Shifts in Circulating Concentrations of Glucose in Domesticated Mammals: Is There a Consistent Adaptation to Domestication?


There have been marked changes in amylase gene number during human evolution resulting in shifts in carbohydrate metabolism. This has been related to utilization of starch. Similarly, there are changes in enzymes related to carbohydrate metabolism in dogs. Again, this has been linked to improving starch utilization following domestication. It was questioned as circulating concentrations of glucose is a good indicator of putative differences in carbohydrate metabolism across domesticated animals. Domesticated bovids had lower (p < 0.001) circulating concentrations of glucose than wild species in their respective subfamilies. Circulating concentrations of glucose were consistently lower (p < 0.001) in domesticated animals compared to either closely related wild species or the mean for wild species in their subfamilies (or families where there is insufficient data available). It is suggested that shift to lower circulating concentrations of glucose in domesticated animals is related to greater starch intake following domestication in a manner akin to the shifts in carbohydrate metabolism and amylase gene number in human evolution.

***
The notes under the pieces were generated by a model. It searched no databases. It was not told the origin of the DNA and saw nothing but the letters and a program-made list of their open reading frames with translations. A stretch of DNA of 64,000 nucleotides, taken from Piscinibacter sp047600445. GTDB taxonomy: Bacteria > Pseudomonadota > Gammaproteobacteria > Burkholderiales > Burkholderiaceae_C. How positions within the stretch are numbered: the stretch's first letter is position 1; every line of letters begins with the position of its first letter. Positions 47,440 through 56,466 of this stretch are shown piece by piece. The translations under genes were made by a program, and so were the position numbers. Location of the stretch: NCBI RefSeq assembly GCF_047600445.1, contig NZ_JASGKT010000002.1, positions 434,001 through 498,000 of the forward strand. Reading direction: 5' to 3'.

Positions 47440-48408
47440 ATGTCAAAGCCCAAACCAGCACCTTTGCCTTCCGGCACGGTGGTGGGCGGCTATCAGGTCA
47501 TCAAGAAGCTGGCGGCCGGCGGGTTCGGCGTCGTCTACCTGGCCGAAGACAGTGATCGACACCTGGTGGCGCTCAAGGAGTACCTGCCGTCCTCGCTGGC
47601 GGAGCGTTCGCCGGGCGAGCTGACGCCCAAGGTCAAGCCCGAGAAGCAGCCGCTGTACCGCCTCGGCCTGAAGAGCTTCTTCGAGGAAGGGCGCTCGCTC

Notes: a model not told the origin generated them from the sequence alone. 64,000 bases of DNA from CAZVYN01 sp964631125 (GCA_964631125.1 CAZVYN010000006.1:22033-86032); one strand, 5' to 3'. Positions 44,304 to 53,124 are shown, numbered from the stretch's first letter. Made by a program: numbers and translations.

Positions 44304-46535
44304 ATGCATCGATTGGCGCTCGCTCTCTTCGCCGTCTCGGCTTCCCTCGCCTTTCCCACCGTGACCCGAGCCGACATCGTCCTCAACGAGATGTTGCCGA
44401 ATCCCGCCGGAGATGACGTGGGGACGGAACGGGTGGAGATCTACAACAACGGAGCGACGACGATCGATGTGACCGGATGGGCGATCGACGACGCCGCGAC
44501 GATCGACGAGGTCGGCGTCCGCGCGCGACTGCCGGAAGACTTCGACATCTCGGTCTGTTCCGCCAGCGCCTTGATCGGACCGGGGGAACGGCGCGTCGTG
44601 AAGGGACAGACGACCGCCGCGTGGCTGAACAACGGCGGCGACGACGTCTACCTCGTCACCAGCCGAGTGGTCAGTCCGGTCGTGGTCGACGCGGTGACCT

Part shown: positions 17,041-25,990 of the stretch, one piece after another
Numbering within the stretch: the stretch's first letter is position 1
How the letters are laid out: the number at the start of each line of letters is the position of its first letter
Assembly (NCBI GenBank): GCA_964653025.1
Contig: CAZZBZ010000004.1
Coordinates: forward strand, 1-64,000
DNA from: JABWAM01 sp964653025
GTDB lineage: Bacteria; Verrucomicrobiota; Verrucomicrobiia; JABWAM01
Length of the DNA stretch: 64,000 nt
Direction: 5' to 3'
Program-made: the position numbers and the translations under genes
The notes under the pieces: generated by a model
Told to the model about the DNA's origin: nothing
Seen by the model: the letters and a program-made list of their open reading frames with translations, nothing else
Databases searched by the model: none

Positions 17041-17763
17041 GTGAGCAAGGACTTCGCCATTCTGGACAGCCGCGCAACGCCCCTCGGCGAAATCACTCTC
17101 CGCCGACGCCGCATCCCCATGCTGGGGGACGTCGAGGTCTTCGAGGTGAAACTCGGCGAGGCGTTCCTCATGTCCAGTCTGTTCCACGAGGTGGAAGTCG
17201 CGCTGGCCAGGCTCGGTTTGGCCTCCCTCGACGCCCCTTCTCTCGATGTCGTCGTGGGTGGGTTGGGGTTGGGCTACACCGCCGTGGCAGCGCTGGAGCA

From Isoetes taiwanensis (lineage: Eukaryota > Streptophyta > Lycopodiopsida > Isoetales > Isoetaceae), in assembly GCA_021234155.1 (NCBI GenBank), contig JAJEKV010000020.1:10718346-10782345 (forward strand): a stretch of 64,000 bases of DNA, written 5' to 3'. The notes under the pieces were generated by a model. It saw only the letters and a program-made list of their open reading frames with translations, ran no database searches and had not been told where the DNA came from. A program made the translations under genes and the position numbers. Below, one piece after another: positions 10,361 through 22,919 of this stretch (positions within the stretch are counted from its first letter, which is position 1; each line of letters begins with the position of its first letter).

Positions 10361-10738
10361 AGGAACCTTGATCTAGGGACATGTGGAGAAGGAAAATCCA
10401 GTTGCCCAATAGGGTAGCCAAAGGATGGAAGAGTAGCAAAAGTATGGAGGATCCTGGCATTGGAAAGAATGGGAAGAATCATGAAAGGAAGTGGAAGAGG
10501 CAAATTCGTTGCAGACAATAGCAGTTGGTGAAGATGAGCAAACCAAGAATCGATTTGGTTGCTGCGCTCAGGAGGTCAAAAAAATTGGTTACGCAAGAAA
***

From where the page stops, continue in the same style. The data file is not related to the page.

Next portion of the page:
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Scanes, C. (2014) Shifts in Circulating Concentrations of Glucose in Domesticated Mammals: Is There a Consistent Adaptation to Domestication?. Food and Nutrition Sciences, 5, 1652-1659. doi: 10.4236/fns.2014.517178.

Conflicts of Interest

The authors declare no conflicts of interest.


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